Made of margravial sandstone, like the neighbouring, world-famous Bibiena Opera House, filled with two centuries of distinguished guest history, guarded by the Hessian Grand Duke’s coat of arms, and adored by guests from around the world as their own personal home from home. For many visitors, the Hotel Goldener Anker has been and remains the ideal place to drop anchor during their stay in Bayreuth.
The name of the house is a nod to the margravial passion for naval battles, which were staged in their specially created artificial lake. The lake was located in the historic district of Sankt Georgen, which has preserved its authentic flair and is worth a visit to this day.
As early as 1841, the “Anker” was praised in Bayreuth’s oldest guide book as “clean, spacious and elegant”. Less than fifty years later it was mentioned as the best hotel in town. Duchesses, princesses and queens honoured it with their presence, and its tables buckled under the weight of princely dishes. Russian caviar, Rhine salmon à l’ anglaise, veal olives, Pomeranian goose breast, for example, as at the birthday celebrations of Prince Regent
Luitpold, five years before the turn of the century. And the table was no less exquisitely set for the citizens of Bayreuth.
In 1927, the Anker’s restaurant area was significantly shaped by the Bayreuth architect Adolf Schmoll, who fundamentally transformed the ground floor in the Art Deco style. To this day, the rooms have remained an attraction in their own right, delighting the discerning guest.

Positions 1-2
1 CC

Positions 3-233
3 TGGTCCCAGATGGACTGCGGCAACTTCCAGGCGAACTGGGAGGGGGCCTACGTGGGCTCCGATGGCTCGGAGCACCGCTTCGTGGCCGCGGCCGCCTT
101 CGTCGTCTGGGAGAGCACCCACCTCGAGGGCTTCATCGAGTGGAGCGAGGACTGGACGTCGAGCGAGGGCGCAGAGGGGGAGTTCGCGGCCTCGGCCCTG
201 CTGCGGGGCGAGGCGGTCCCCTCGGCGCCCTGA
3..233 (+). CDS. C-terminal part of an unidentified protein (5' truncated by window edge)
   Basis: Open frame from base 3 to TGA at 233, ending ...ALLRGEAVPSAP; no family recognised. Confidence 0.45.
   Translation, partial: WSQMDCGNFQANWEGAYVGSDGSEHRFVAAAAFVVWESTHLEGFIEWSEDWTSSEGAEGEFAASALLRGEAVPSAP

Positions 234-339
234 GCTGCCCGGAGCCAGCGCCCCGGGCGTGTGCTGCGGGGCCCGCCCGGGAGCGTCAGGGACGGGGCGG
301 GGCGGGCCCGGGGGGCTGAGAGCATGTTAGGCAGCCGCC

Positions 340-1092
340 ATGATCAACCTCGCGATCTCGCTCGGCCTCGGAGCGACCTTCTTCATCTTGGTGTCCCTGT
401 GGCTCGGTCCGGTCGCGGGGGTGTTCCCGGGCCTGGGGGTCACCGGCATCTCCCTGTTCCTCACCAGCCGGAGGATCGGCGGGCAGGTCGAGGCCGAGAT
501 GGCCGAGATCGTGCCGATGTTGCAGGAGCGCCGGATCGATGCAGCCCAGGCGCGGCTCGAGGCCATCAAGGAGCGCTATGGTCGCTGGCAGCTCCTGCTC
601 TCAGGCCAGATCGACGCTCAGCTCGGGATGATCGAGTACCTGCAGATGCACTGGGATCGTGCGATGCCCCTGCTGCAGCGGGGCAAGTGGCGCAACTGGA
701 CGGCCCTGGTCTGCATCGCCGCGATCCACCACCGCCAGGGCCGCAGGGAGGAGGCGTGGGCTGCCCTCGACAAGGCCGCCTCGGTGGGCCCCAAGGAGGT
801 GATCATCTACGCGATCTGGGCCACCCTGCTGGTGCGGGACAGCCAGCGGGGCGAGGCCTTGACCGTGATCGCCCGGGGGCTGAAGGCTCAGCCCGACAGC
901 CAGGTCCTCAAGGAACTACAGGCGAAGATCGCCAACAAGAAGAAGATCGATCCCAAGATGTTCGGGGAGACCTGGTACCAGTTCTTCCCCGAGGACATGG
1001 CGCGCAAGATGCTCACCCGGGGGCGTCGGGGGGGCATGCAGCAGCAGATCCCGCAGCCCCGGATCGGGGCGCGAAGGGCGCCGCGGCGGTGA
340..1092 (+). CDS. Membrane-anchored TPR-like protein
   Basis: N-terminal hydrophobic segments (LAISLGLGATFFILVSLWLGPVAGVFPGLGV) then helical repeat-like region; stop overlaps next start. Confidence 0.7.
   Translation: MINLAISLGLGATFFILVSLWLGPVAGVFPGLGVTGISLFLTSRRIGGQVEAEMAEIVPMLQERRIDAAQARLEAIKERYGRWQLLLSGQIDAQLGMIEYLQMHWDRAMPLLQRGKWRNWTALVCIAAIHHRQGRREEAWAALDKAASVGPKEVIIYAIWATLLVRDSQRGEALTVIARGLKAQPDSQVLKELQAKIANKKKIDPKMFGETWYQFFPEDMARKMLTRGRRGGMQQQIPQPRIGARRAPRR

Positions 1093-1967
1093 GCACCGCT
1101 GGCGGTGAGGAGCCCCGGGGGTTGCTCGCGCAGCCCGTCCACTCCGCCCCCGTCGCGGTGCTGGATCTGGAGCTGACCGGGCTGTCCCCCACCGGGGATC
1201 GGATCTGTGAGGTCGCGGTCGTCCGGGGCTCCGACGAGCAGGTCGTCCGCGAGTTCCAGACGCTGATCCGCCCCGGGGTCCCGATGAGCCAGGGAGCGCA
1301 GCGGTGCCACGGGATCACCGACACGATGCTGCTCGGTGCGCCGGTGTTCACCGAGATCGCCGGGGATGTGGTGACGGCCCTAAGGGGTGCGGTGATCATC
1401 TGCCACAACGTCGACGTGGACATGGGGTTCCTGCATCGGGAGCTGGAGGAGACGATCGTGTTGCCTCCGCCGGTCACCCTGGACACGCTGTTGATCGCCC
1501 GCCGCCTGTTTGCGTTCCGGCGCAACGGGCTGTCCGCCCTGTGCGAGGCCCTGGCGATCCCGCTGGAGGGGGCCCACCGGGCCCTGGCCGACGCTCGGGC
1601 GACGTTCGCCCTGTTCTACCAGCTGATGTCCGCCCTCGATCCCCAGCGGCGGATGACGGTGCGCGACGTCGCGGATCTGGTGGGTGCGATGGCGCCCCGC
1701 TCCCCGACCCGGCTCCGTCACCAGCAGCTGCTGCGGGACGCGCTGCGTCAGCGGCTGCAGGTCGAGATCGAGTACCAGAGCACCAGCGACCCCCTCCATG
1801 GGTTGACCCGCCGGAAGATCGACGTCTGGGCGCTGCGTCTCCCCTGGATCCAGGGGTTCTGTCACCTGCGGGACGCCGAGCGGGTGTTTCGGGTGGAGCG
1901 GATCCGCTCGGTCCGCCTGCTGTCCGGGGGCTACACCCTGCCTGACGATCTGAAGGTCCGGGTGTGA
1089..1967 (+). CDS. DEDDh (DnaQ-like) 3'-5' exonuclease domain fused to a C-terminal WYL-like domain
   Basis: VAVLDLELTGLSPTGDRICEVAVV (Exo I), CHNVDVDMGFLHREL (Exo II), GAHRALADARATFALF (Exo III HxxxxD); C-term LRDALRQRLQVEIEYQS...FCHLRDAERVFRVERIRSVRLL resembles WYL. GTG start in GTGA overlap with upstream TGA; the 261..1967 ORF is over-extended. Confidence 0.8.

The household ghost
The Hotel Goldener Anker. Its walls are centuries old; its tradition is centuries old. Throughout the building, there is a gentle air of times gone by. The hotel is a wise old witness to older and more modern history.
It’s perhaps then not surprising that, in such ancient walls as the Anker’s, it wouldn’t be long before a mysterious, spiritual being made an appearance.
The presence of this ghost can be felt if you allow yourself to believe in him — the building with its old masonry and its aura offer him a perfect habitat.
He accompanies his people — he lives in the hotel, he watches over the hotel, and sometimes he amuses himself by poking fun at the guests and owners, playing humorous pranks on them.
Provided, of course, that he’s in good spirits. And provided that his presence is respected. With a generous portion of both charm and persistence, he convinces and enthrals his sceptics…
And with a bit of luck, you might even catch a glimpse of him. Some of the hotel’s regular guests have tales to tell of such incidents:
For example, a door that was standing open closes for no apparent reason. Or a door creaks open, although it was thought to have been firmly closed.
On some beautiful evenings, he helps himself from the table at social gatherings. Once, for example, a finely polished teapot containing sweetened Earl Grey tea miraculously, as if guided by an invisible hand, emptied itself into a teacup. All the guests could hear was merely an indulgent slurping sound.
A household ghost — a delusion? Hardly — considering the long years that this spirit has been lingering here, and how accommodating he is of each new generation with their respective quirks.
But there is no need for concern — we are not dealing here with a ghost that wants to make you shudder.
He is what he is and always has been: a kindly spirit, an old soul that urges us to pause, who observes events from a distance and then comments on them in his own very special way. A good, old-school house-ghost, a soul without an e‑mail address or a mobile phone. A blessing in our hectic times.
Every year, once again, it is well worth “dropping anchor” as a guest at the “Anker”.